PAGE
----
Posted by: Peadar Ban | February 17, 2012

The Content of Memory, The Worth of Culture for Children

In a recent radio call-in show on NPR I heard a retired teacher say, quite seriously, that teachers are not teaching ‘content’ to students.  Rather they are teaching them how to think. “Who remembers something they read forty years after reading it?  How will that help them solve a problem when they are adults?” She asked, rhetorically.  Indeed.  Really?

I am just past seventy and remember many of those books, many of their stories.  I remember all of the Tarzan books I read as a youngster, and the John Carter of mars series, too.  (I’ll bet that the new film out will not come near to what I built in my mind; except for the deafening noise that can be produced these days in theaters.)  I remember reading Homer’s Odyssey at ten or eleven, and not knowing how to pronounce Penelope (I thought it was “penny-lope”).

I listen to the children of another generation speaking, my own children and their friends, and they remember the same things.  They remember the classical books, vintage texts, valuable lessons, timeless tales of fairy and fantasy that seem, if the teacher on the radio was correct, to have been of no value to anyone.  I remember, too, the phrase “repetition fixes firmly” and wonder what is being repeated to today’s children, what will be repeated to tomorrow’s children and fixed firmly in their minds and, more importantly, in their souls.  While we have them, and before the “world” gets them, the world “free of content”, to “teach them how to think” we have those golden moments, the signal  opportunity to open the doors to wonder and truth for them in great works of fiction, lasting tales of great literature, bedtime stories, poetry and prose, and the life of virtue or simple good manners.  Despite what the well trained educators want us to believe tales are necessary, memory is real and education is empty without either of those valuable parts of our humanity.

Whether you are a new parent or about to become one; whether you are looking for a baby gift, a unique shower gift for your best friend’s first or third or fifth child, something for the new Dad, or for a new set of grandparents the ISI Foundations Book Set is a great thing to consider.  The Christian Book Corner (t-CBC) is interested in the very best in Christian, Catholic and main-stream literature, children’s books and stories and other media and this five volume “anthology” is a unique collection of valuable classsics in children’s literature that fits in all of those categories.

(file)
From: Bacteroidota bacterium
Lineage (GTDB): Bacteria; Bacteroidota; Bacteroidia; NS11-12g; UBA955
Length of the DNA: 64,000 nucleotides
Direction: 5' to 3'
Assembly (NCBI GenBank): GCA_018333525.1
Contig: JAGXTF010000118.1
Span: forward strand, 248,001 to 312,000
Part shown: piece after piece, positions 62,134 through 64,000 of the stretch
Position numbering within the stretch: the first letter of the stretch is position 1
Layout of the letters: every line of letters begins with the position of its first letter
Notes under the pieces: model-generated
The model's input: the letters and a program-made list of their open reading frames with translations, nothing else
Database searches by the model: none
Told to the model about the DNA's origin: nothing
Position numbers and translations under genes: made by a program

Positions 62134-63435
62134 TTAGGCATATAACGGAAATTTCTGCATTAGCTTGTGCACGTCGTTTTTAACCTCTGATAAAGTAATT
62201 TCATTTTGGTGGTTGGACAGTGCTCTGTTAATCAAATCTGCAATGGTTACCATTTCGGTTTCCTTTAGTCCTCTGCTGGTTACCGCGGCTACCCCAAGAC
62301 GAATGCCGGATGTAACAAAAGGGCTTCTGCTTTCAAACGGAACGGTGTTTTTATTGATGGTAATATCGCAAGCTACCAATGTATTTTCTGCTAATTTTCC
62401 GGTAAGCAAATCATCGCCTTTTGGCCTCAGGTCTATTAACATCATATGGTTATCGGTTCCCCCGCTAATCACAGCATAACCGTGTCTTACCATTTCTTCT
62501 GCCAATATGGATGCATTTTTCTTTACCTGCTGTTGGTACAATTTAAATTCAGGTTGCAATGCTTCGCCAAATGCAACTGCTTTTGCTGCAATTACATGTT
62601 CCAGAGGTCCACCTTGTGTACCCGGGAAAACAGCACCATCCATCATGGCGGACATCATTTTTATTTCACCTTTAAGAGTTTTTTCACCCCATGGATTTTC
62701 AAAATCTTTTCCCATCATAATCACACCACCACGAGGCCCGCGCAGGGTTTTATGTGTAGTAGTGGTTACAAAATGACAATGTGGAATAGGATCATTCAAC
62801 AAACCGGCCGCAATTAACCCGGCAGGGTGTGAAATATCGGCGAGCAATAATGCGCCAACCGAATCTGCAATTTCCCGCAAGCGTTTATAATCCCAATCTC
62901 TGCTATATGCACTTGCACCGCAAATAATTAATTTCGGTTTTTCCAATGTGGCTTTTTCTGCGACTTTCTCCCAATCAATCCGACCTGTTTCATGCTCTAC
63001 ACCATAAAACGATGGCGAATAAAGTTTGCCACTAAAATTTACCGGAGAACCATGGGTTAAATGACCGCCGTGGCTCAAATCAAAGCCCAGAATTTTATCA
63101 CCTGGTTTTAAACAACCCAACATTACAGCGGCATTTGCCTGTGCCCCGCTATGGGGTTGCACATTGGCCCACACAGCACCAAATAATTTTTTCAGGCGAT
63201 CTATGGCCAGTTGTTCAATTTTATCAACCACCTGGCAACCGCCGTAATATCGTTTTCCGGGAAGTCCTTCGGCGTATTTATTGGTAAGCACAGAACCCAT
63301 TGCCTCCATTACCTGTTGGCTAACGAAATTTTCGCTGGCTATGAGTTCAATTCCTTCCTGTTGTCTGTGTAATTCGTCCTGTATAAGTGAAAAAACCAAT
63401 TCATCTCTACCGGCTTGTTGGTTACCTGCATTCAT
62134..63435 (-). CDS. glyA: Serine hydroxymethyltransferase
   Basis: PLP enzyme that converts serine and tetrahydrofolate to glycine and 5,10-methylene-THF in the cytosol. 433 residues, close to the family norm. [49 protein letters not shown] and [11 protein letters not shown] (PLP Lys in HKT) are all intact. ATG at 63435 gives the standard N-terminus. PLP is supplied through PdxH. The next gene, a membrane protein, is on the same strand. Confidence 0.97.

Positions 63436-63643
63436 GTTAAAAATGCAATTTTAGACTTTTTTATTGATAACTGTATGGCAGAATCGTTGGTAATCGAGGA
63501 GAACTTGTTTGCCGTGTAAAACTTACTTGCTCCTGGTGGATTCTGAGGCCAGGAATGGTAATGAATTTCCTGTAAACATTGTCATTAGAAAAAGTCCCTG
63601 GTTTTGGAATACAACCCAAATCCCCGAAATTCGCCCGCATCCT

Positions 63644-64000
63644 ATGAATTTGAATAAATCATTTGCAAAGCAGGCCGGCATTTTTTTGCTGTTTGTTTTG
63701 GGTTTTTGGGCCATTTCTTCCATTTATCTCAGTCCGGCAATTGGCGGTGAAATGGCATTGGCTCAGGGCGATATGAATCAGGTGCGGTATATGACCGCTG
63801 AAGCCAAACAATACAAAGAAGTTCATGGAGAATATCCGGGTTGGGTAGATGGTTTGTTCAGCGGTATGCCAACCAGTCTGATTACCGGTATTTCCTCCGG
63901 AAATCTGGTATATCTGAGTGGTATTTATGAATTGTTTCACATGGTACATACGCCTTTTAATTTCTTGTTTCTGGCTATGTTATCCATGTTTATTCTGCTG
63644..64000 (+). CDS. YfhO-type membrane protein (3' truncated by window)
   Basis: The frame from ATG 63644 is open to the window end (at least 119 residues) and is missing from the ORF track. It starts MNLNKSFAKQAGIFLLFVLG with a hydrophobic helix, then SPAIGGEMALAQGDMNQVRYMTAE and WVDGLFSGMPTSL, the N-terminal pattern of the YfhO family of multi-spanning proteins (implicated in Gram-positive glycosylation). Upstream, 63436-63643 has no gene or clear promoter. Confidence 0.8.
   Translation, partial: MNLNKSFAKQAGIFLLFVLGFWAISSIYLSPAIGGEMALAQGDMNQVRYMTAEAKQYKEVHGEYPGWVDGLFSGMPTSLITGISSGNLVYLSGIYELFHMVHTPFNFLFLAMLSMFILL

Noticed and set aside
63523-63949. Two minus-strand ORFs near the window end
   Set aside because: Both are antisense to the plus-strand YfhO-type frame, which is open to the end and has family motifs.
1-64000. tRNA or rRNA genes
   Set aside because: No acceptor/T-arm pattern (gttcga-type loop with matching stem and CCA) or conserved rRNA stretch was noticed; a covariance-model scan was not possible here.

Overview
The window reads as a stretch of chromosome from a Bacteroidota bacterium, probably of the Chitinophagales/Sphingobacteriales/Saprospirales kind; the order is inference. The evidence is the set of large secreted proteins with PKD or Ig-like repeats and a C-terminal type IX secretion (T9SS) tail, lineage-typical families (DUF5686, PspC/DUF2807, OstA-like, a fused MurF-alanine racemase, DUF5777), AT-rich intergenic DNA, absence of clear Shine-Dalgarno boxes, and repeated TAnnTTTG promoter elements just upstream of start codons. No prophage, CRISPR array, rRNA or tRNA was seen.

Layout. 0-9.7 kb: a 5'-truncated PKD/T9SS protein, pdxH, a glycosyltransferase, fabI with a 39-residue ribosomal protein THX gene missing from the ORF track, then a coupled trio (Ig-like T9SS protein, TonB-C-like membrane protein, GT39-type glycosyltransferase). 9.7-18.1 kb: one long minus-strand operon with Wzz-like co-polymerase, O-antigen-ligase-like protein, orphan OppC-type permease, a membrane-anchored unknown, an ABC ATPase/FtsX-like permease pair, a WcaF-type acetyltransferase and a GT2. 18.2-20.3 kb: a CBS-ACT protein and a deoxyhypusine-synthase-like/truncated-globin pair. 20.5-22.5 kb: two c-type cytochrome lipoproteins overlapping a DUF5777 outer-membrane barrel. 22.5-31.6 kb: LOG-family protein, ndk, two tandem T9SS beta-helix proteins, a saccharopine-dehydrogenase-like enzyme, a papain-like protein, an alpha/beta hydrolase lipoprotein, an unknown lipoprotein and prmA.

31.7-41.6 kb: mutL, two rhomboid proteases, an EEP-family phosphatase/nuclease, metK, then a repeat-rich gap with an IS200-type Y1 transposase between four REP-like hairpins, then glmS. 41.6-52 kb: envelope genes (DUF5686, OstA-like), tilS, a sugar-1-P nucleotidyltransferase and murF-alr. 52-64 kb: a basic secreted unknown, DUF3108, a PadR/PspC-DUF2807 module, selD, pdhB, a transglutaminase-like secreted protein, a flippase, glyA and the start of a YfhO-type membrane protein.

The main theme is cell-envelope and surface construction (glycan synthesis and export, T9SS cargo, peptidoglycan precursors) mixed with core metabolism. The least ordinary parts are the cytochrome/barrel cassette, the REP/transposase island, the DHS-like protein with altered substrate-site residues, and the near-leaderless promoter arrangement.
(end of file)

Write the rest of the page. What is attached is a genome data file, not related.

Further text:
The ISI Foundations Book Set makes a unique and perfect baby shower gift for a boy or girl.  Each volume is filled with vintage children’s stories, fables and fantasies, for the littlest to youngsters who can read them on their own, or enjoy the pleasure of having them read as bedtime stories or at any time of day.  As a gift, or for your own home, whether you are a parent, a grandparent or a doting Aunt or Uncle, you will find these five attractive volumes a wonderful addition to the library and to the life and education of the little ones God has placed in your care.

It would also make a wonderful presentation gift for your school library.  But, beware, all of that content may be too heavy for a well trained educator to lift.

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Responses

  1. I had the same experience reading the Little House series…in the middle of the night…at, what, age 4? 5? I thought “Almanzo” was pronounce “Am-zo”…to this day, the series fails to compare to the majesty of my imagination.

    • You very nearly read the print off the pages of those books. I also remember you memorizing the whole of the Wizard of Oz so that you knew and could recite everyone’s lines in your play. A better Dorothy there never was.

  2. I also remember Miss Burgess and “…into the Valley of Death rode the six hundred” I drew pictures of bending birches to her teaching of Robert Frost. I created my own version of e e cummings free verse under her tutelage. I am greatly saddened at what wonderful things my children, and their children, aren’t learning. And at what they are.

    • Ochone, O. Is trua mor.


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